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Obama Wants to Spend Big On Transportation Now

Adrian Moore
September 7, 2010, 11:04am

While most of us enjoyed Labor Day as a rare Monday at home from work, President Obama was in Milwaukee and interrupted our barbecues with, of all things, a speech on transportation! He proposed an ambitious $50 billion infrastructure spending plan he argues "his will not only create jobs immediately, it’s also going to make our economy hum over the long haul."

If you missed the speech you can read it, though it is a typical political speech--lots of campaign style rhetoric and few details--and the White House "Fact Sheet" doesn't flesh things out much.  But Politico did a good and thorough summary of the President's proposal, and the Wall Street Journal hit the high points.

I'd summarize his proposal as short run spending of $50 billion on "roads, rail, and runways," while creating an infrastructure bank to help fund projects and putting high speed rail on a par with highways to get federal funding.

One good thing about this speech is it is the first time I know of that President Obama has seriously addressed transportation. For him to acknowledge the problems of the current system, especially crumbling roads and an outdated air traffic control system should bring some much needed attention to those problems.

We are still left wondering about a lot of details, and hoping the White House gets more specific soon.  For example, where is the $50 billion coming from? The plan does not address that. Is this a proposal to spend current federal fuel taxes in a new way? Or to spend new money? If the latter, then are we talking about more deficit spending? Which raises the question of where Congress is on this proposal. They have been pretty uninterested in working on a transportation bill, on more stimulus, or more deficit spending, so it is hard to see them being receptive to Pres. Obama's plan.

And then there is the infrastructure bank. Is that converting some existing funding into a revolving loan fund? Or a means of loaning out general funds for transportation projects? Or what? "Infrastructure bank" is a very broad term and how it works determines whether it is a good idea or not.

Another thing that bothers me about the plan is why federal funding for so many state and local projects? Local roads, state highways, and local transit project do not provide national benefits in most cases, so why pump federal money into them, when they should be funded locally.  Indeed Bob and I have laid out in some detail why we think the federal government should narrow the focus of its transportation spending and that most unmet transportation needs are state and local problems.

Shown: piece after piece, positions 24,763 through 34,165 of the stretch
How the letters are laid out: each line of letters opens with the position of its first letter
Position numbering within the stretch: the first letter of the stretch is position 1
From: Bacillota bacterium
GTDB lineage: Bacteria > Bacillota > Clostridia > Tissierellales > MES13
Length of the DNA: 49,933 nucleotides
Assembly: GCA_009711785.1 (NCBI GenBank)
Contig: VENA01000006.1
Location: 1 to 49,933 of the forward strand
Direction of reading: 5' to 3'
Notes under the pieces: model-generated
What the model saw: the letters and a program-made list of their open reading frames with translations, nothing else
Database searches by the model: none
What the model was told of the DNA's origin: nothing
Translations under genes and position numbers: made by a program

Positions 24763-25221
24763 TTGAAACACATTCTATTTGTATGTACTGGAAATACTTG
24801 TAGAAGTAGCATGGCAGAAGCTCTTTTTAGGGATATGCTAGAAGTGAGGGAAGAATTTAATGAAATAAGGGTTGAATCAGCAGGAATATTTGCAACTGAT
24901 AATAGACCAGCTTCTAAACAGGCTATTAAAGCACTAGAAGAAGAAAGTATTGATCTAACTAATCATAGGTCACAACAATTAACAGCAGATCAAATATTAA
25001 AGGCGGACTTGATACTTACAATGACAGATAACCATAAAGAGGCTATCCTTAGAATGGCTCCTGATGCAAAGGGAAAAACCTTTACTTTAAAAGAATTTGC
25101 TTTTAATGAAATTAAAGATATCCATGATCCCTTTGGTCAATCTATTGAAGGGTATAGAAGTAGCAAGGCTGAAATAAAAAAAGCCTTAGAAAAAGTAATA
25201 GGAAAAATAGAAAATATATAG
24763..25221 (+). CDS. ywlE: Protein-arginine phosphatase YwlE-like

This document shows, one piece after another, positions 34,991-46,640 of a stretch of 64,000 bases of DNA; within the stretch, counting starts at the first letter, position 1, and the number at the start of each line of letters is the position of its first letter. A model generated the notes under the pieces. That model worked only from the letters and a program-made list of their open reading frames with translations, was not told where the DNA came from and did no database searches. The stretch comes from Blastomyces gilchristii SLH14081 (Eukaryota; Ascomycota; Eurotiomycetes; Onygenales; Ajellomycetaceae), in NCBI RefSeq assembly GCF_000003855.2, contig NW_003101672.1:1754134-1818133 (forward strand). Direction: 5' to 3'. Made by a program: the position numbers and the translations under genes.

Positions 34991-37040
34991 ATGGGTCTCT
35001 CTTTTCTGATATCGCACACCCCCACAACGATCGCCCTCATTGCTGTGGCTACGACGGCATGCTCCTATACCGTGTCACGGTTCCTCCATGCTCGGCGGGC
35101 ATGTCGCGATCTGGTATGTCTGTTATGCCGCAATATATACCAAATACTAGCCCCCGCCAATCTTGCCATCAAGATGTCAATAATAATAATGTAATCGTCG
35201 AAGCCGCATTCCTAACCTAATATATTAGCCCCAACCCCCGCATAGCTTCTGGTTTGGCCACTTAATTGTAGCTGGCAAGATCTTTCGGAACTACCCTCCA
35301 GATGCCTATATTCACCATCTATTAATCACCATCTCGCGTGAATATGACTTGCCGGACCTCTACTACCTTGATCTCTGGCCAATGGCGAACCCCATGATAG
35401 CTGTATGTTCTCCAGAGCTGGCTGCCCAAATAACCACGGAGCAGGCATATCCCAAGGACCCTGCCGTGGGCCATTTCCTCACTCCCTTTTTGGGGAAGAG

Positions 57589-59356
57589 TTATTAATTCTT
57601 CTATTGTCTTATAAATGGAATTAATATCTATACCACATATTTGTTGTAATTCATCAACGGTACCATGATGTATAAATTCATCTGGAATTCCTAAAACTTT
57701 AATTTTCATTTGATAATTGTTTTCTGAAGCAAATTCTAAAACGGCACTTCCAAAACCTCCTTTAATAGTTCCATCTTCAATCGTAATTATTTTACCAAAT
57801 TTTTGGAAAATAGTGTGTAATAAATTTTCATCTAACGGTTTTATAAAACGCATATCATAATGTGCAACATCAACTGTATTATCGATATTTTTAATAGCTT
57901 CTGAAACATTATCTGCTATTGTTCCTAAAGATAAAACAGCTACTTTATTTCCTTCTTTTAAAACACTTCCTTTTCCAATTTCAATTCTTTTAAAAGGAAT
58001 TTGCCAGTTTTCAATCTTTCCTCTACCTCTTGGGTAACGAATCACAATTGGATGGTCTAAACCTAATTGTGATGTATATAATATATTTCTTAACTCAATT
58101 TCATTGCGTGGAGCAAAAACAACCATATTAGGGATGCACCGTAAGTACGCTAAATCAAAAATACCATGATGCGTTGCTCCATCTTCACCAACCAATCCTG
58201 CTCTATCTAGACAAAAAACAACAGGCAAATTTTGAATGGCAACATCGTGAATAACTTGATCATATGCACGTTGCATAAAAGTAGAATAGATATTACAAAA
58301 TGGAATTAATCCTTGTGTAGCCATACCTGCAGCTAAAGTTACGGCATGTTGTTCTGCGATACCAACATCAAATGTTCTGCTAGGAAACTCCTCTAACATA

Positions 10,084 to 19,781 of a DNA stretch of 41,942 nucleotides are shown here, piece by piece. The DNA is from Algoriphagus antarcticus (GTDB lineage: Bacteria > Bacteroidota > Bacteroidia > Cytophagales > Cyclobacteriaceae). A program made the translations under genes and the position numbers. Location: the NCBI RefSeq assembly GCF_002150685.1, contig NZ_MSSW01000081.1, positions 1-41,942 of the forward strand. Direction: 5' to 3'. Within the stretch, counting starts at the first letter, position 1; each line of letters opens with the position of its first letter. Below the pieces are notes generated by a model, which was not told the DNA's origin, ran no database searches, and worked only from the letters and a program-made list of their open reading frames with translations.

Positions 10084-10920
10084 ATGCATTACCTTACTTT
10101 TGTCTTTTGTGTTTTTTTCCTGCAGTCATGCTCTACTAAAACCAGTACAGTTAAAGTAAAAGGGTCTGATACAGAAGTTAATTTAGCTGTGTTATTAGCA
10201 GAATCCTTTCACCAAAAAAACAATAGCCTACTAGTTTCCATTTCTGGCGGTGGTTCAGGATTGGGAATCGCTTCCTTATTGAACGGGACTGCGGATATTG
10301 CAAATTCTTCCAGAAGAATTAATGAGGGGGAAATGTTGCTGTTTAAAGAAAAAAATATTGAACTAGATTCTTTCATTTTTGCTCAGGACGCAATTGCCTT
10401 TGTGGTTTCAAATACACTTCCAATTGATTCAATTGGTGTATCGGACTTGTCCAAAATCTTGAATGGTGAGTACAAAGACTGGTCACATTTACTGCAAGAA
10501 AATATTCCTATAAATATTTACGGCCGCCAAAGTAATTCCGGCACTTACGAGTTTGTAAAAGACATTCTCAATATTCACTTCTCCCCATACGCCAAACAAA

So what is going to determine where this $50 billion goes?  Oh, yeah, Pres. Obama is quite clear this is all about jobs.  So the money will go where politicians say it will create jobs, not where the transportation needs are greatest, or where the projects with the highest value to mobility and economy are.  As our 19th Annual Highway Report makes clear, while road conditions overall have improved in recent years, there is a big disparity between the best and worst states--some are doing a far better job with transportation spending than are others.  But if the feds dole out $50 billion in order to create jobs, there is nothing in the White House plan to indicate they will favor giving money to the more efficient states. In fact, the less efficient states have more "need" so may well get more of the funding! 

Finally, putting high-speed rail on a par with highways for federal transportation funds is an incredibly bad idea. Pres. Obama is proposing a dramatic shift to disinvest in the system that currently carries the vast majority of travel--our highways--to increase investment in a system they hope people will be willing to change their lifestyles in order to use.  The U.S. does not have a large number of existing train riders and corridors of multiple dense cities, but does have decent auto and air mobility.  The opposite of all that is true in the places where high-speed rail has seen some degree of success. It is just very unlikely to work here and investing money in high speed rail will not be remotely as beneficial as improving the existing transportation system that people already use.

So, while there is not much substance to Pres. Obama's transportation proposal, what is there is not very encouraging.


Adrian Moore is Vice President, Policy


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